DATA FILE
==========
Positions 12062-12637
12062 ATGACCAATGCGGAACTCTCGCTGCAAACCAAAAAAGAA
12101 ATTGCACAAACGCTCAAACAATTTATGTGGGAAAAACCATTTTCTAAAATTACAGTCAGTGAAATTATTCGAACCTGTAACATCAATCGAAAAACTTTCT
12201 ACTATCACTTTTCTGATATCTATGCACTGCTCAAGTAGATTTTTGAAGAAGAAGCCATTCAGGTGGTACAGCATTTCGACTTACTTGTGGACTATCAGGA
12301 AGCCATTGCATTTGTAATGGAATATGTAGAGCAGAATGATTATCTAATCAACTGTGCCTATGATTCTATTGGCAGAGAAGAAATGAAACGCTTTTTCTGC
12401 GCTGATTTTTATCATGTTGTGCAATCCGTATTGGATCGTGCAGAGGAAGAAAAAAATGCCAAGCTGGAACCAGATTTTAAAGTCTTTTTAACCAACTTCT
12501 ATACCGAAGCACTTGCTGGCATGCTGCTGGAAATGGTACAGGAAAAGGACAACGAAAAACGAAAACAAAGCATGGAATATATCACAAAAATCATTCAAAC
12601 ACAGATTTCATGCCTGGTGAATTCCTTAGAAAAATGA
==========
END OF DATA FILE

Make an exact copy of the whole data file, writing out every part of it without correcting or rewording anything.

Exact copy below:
Positions 12062-12637
12062 ATGACCAATGCGGAACTCTCGCTGCAAACCAAAAAAGAA
12101 ATTGCACAAACGCTCAAACAATTTATGTGGGAAAAACCATTTTCTAAAATTACAGTCAGTGAAATTATTCGAACCTGTAACATCAATCGAAAAACTTTCT
12201 ACTATCACTTTTCTGATATCTATGCACTGCTCAAGTAGATTTTTGAAGAAGAAGCCATTCAGGTGGTACAGCATTTCGACTTACTTGTGGACTATCAGGA
12301 AGCCATTGCATTTGTAATGGAATATGTAGAGCAGAATGATTATCTAATCAACTGTGCCTATGATTCTATTGGCAGAGAAGAAATGAAACGCTTTTTCTGC
12401 GCTGATTTTTATCATGTTGTGCAATCCGTATTGGATCGTGCAGAGGAAGAAAAAAATGCCAAGCTGGAACCAGATTTTAAAGTCTTTTTAACCAACTTCT
12501 ATACCGAAGCACTTGCTGGCATGCTGCTGGAAATGGTACAGGAAAAGGACAACGAAAAACGAAAACAAAGCATGGAATATATCACAAAAATCATTCAAAC
12601 ACAGATTTCATGCCTGGTGAATTCCTTAGAAAAATGA